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Got hotel points? Use them now

Chains are raising the number of points needed to earn a free night. Here's what you can do.

By MSN Money Partner Mar 7, 2013 5:12PM

This post comes from Kelli B. Grant at partner site MarketWatch.

 

MarketWatch logoUsing airline miles to book a free ticket is notoriously tough. Now, racking up enough hotel reward points for a free room is getting more difficult, too -- and experts say it may be time for travelers to reassess their loyalty.

 

Image: Woman reading book on sunlounger on vacation © Image Source/Image Source/Getty ImagesSeveral major chains have raised the amount consumers pay in their programs in recent months. InterContinental Hotels Group -- whose brands include Crowne Plaza, Holiday Inn and Hotel Indigo, among others -- raised point requirements in January for a quarter of its 4,500 properties, while earlier this week, competitor Starwood Hotels and Resorts began requiring 25% more points for booking and an extra $5 to $30 in most hotel categories.

 

And more hikes are on the way: Both Wyndham and Hilton are changing the reward tiers of their programs later this month (March 14 for Wyndham, March 28 for Hilton), a move that for some higher-end properties almost doubles the rewards required. Then, on May 15, Marriott will reassess where hotels fall in its reward tiers, increasing points needed for a free night at 36% of its 3,700 hotels.

 

What gives? For starters, there are more points on the market than in the past, thanks to added earning potential from co-branded credit cards and other partner offers, says Bjorn Hanson, the dean of the Tisch Center for Hospitality, Tourism and Sports Management at New York University. IHG reported sales of $128 million worth of reward points to partners in 2011, up 20% from 2010.

 

At the same time, continued economic recovery is pushing up occupancy rates and room rates alike, says Robert Mandelbaum, director of research information services for PKF Hospitality Research. Changing redemption requirements lessens the number of outstanding points by forcing travelers to deplete their balance, while pricing others out to leave rooms open for more valuable paying guests.

 

"Revenue-producing rooms are the goal," Hanson says.

 

Not all of the changes will result in consumers shelling out more points, however. Some low-tier properties will require fewer points in the chains' changes. But those properties tend to be ones that fewer guests redeem for, either because a property is in a less touristy destination or because the regular room rates are low enough that points will have a lower dollar value than they might at a fancier property, says Brian Kelly, the founder of reward site ThePointsGuy.com.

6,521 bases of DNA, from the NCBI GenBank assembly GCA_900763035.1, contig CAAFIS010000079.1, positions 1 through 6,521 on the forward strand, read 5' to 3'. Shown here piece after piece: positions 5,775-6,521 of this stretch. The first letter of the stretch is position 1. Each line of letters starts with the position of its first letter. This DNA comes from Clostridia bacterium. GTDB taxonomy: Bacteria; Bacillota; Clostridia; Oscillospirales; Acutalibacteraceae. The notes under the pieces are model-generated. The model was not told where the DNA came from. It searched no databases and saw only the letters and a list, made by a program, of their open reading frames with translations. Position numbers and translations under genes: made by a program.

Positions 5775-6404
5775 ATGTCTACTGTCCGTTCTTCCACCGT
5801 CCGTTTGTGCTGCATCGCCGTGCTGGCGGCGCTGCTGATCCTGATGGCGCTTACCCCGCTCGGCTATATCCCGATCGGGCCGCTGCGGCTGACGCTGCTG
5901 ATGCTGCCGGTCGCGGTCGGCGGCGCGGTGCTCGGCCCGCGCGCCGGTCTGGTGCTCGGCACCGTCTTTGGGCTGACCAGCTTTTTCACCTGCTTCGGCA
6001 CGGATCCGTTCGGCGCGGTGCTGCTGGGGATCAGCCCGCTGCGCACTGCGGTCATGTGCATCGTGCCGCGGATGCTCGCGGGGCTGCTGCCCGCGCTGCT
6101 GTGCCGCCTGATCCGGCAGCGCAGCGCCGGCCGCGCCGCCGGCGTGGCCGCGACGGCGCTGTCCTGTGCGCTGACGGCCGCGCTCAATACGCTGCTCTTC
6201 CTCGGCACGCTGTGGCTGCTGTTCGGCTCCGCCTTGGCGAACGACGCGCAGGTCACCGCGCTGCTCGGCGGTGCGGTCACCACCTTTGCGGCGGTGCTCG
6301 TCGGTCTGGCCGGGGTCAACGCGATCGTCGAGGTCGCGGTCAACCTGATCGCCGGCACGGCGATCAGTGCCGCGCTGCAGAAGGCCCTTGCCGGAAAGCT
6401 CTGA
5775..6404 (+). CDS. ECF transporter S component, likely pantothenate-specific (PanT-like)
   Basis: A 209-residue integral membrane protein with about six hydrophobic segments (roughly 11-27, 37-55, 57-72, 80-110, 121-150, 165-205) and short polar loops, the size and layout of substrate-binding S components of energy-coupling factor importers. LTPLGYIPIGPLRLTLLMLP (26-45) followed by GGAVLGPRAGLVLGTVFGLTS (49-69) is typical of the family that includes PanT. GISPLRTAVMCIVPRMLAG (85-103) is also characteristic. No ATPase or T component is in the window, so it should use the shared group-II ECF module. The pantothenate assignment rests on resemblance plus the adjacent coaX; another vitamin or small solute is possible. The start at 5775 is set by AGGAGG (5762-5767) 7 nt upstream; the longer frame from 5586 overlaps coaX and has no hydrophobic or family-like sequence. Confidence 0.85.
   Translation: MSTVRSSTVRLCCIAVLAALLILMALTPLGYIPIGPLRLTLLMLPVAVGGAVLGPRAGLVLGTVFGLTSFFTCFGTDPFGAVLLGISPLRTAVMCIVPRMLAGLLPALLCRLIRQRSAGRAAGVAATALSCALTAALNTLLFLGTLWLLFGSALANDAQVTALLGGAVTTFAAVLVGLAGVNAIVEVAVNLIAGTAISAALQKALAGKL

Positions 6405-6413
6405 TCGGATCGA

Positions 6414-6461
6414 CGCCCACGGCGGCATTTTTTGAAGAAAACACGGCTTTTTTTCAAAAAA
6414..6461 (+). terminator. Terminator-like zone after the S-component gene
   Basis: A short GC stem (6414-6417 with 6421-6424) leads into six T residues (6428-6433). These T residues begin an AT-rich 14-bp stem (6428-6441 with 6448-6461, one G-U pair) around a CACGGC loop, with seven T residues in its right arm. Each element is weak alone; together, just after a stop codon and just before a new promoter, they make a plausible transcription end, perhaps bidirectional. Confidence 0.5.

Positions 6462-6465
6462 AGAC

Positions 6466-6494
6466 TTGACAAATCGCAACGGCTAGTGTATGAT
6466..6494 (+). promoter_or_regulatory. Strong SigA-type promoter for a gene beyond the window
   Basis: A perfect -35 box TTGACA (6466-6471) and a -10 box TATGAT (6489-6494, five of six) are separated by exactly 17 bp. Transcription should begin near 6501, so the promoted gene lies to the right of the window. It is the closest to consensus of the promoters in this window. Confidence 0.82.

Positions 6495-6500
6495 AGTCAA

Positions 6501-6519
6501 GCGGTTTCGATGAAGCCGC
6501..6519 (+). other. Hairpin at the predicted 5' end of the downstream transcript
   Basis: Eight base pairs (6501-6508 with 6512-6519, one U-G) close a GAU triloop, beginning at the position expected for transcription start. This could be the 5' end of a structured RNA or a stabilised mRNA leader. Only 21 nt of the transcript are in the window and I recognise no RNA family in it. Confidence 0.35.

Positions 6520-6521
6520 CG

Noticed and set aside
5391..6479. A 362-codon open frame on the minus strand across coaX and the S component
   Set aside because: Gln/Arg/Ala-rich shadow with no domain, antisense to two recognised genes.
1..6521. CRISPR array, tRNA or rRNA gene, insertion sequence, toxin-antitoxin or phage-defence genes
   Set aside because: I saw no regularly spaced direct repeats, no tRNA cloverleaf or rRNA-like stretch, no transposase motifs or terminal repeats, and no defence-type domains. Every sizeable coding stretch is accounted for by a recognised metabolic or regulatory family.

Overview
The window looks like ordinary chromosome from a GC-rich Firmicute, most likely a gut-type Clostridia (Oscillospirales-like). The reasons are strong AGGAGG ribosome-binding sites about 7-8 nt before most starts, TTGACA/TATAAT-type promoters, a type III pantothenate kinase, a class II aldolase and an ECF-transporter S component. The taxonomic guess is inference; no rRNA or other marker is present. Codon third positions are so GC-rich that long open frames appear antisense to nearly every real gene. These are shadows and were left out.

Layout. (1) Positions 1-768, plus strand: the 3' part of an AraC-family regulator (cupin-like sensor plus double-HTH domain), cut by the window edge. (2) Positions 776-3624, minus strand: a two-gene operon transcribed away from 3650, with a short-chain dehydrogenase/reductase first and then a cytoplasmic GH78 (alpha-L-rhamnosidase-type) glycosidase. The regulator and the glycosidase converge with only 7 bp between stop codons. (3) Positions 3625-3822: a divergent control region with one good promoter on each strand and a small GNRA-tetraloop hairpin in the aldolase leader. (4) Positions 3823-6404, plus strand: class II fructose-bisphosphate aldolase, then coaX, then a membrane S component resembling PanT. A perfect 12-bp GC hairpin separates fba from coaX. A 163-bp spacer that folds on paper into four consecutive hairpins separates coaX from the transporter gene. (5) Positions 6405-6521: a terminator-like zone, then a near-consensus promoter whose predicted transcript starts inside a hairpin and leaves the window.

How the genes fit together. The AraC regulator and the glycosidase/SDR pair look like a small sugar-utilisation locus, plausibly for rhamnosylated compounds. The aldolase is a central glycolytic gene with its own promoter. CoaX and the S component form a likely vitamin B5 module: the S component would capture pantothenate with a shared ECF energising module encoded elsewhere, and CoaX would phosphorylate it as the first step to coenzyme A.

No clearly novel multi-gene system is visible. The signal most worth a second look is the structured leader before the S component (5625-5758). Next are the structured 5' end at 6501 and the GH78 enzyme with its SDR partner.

For example, Wyndham's list of nearly 800 properties moving to lower reward categories include a Super 8 in Raritan, N.J., where rates start at $51 per night, according to Hotels.com, and the Travelodge-Dayton in Ohio, which has rates as low as $37.

In a pinch, travelers who have been saving up might be able to get the cheaper redemption rate by booking ahead of when the changes go into effect. Most chains honor rates at date of booking, versus the date you check in, says Kelly. Hilton HHonors members can currently book well into 2014.

 

Plus, rewards can almost always be redeposited into your account without penalty if it turns out a vacation to Hawaii isn't in the budget as planned.

 

But going forward, expert say it may be time to reassess hotel loyalty. It's still worth signing up for the free programs -- members often get valuable perks including room upgrades, free Wi-Fi, breakfast and parking, says Mandelbaum. When choosing where to stay, however, it's becoming more wise to chase sales rather than points.

 

Consider a general travel rewards card instead of one specific to a hotel, Kelly says. American Express Membership Rewards and Chase Ultimate Rewards both have programs that allow cardholders to redeem directly for free travel or to transfer points into airline, hotel and other partner programs for use there, he says.

 

To spend down lingering hotel program points, look for options beyond a free room. "What hotel loyalty programs are really best for are upgrades," says Hanson. Most programs also offer redemption options through partners that could cover other vacation expenses, including car rental, show tickets or restaurant meals.

 

More on MarketWatch and MSN Money:

 

1Comment
Mar 8, 2013 1:57PM
avatar
Dropped Hilton years ago.  Fed up with staying there for several months only to have the account closed, points removed after the briefest of non travel periods.  Thieves!  By far the worst was Best Western though.  3 months at their property, amounted to 1 free night in one of their cheapest dumpy properties.  Poorest quality hotels I've seen too.  Disappointed in Holiday Inn, my current favorite over Marriott...guess like Marriott, I may be leaving them soon.  Already know where I'm going...
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